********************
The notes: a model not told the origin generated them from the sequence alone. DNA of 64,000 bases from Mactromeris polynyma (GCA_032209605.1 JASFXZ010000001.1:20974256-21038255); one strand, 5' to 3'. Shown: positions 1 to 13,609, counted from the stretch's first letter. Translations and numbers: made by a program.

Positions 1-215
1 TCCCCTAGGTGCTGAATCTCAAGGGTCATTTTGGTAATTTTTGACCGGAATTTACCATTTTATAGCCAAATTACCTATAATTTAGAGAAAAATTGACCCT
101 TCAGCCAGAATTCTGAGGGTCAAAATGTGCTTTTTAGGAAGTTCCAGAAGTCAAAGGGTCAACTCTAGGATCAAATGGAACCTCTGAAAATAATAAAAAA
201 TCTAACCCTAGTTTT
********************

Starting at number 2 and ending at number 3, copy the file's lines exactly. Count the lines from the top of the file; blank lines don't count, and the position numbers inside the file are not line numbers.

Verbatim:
Positions 1-215
1 TCCCCTAGGTGCTGAATCTCAAGGGTCATTTTGGTAATTTTTGACCGGAATTTACCATTTTATAGCCAAATTACCTATAATTTAGAGAAAAATTGACCCT